PRIME Minister Kassim Majaliwa has called for deliberate efforts to address the obstacles that prevent women and young people from seizing the opportunities in the African Continental Free Trade Area (AfCFTA).
PM Majaliwa said women and youth face many structural and cultural challenges that sometimes prevent them from benefiting directly from business opportunities in AfCFTA.
He identified the obstacles as access to capital and business loans with concessional terms, technology, lack of accurate business information and opportunities, failure to meet product standards and low salaries.
The Premier made the remarks while representing President Samia Suluhu Hassan in the three-day conference on women in trade that commenced yesterday in Dar es Salaam.
“It is crucial to discuss how women can participate in AfCFTA and give direction for business development,” he said.
The PM said the Heads of State were aware of the challenges facing young people and women in African countries. Thus, during their meeting last December, they ordered the secretariat to prepare a specific protocol on women and young people in business to strengthen participation and reach all beneficiaries.
“We must make plans on how to use AfCFTA to enable every woman who decides to enter business to be successful. In order to ensure that no one is left behind in participating and benefiting from free opportunities, the meeting of heads of state of the African Union decided to expand the strong participation of stakeholders through the business fund to facilitate and enable young people and informal traders to be included in the official system and enable them to grow and benefit from AfCFTA opportunities,” said Mr Majaliwa.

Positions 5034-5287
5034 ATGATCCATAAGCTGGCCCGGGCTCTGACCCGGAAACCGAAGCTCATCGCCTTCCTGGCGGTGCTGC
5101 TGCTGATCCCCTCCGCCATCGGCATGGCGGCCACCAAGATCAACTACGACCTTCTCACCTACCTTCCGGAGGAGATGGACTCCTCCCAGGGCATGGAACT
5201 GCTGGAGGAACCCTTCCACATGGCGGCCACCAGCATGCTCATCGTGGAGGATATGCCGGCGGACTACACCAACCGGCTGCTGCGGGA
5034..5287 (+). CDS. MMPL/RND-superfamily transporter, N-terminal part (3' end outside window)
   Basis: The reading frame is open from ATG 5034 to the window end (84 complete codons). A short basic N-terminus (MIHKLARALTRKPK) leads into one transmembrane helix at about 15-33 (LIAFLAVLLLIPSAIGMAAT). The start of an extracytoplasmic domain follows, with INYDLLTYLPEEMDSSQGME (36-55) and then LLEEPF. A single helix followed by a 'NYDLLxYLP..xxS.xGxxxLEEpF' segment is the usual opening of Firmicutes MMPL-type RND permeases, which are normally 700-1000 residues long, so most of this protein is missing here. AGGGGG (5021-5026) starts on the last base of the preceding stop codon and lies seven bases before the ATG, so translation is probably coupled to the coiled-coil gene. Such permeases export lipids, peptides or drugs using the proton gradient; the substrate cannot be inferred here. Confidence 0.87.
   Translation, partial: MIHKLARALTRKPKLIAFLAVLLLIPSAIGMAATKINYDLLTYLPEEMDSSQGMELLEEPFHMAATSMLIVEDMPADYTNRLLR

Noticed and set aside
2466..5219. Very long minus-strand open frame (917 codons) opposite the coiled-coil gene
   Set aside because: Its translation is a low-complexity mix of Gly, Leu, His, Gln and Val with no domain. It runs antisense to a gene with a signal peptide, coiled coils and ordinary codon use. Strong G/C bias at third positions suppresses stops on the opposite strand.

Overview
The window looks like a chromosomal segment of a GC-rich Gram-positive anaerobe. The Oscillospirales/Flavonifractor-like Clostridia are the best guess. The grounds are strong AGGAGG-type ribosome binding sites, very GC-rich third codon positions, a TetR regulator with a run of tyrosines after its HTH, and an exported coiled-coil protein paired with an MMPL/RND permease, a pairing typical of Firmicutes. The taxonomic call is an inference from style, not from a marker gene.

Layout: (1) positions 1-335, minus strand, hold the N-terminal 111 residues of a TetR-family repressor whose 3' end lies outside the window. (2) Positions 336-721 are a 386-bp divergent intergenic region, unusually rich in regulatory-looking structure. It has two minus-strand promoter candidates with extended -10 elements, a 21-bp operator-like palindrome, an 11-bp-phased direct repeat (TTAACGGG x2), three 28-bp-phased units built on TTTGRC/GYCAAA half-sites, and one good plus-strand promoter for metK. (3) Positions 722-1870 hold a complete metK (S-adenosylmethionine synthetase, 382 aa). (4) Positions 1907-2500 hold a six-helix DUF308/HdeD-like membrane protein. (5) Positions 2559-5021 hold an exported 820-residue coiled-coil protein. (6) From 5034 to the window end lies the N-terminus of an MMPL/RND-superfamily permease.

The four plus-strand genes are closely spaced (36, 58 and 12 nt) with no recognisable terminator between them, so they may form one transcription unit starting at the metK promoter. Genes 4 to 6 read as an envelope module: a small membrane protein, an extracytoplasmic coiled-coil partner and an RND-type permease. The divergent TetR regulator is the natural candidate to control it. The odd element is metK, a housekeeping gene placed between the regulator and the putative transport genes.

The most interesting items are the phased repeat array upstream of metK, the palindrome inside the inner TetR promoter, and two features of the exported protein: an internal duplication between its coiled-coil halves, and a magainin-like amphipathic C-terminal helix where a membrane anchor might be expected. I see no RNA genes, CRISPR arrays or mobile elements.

He explained that in the East African Community (EAC), member states have tried to remove such barriers and thus contributed to the growth of trade.
However, the full implementation of the AfCFTA agreement will determine the future success of the whole of Africa if the existing opportunities are used properly and effective strategies are in place to engage all women and youth in the commercial opportunities available through the AfCFTA agreement.
He said the AfCFTA provides a big opportunity for the private sector to be a catalyst for development but warned that countries must ensure that they remove all trade barriers to ease business.
Mr Majaliwa asked the secretariat to discuss and present a plan on how to address the challenges facing women and children to President Samia Suluhu Hassan so that she can present them to the heads of African states.
AfCFTA Secretary General, Mr Wamkele Mene, said progress has been made in the development of the protocol for women, youth, and trade.
Ministers for Trade will trade concrete ties towards its conclusion, which will be presented later in February 2024 to the assembly of heads of state and government for their adoption.
Statistics show that 90 percent of all businesses in Africa are small and medium enterprises (SMEs), and 60 percent are owned by women, which account for 80 percent of job creation and contribute to 40 percent of Africa’s combined GDP. Therefore, it is important to know that the protocol for women and youth in trade positions the African continent for women in business to benefit through economic development.
“This is an opportunity for governments to eliminate barriers in trade, particularly those faced by women and youth,” Mr. Mene said.
The Minister for Industry and Trade, Dr Ashatu Kijaji, said the AfCFTA will enable the group to benefit from business opportunities available in the agreement.
“Women are at the heart of business and have been an important catalyst in the development of the world economy, so they need to be included to take advantage of the opportunities provided under the agreement,” Dr. Kijaji said.
The conference attracted more than 700 participants, including women leaders from Africa and outside the continent at the level of Prime Ministers, Heads of various International Institutions, Celebrities, Ministers in charge of the business sector and gender issues with women, youth, and business people.